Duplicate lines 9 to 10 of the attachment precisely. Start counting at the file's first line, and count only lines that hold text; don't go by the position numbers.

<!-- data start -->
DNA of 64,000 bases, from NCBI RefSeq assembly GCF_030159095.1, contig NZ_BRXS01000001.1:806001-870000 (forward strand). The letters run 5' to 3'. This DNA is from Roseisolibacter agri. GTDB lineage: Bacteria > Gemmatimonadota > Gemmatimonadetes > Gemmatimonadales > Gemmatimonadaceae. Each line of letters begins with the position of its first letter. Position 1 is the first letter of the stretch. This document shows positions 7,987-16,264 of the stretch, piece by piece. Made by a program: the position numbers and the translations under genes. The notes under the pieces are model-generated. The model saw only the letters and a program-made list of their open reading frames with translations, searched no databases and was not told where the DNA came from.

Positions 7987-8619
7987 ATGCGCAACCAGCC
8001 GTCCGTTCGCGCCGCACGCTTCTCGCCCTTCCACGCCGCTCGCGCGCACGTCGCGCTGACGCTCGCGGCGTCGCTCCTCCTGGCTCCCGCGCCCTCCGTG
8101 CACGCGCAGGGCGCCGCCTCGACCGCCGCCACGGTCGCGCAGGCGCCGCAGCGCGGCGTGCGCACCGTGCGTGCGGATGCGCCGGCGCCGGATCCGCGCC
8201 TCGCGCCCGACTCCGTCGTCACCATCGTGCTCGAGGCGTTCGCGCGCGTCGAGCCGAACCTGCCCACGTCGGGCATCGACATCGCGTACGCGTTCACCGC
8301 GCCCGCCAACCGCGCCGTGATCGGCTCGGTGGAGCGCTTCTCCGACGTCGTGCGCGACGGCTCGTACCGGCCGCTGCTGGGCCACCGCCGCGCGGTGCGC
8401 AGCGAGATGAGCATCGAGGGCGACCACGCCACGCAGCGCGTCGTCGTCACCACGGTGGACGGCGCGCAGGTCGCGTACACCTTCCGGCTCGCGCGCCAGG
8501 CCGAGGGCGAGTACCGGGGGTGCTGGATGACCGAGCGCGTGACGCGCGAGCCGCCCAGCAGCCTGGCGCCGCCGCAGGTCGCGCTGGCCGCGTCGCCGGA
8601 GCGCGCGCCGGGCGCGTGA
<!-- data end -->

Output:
8501 CCGAGGGCGAGTACCGGGGGTGCTGGATGACCGAGCGCGTGACGCGCGAGCCGCCCAGCAGCCTGGCGCCGCCGCAGGTCGCGCTGGCCGCGTCGCCGGA
8601 GCGCGCGCCGGGCGCGTGA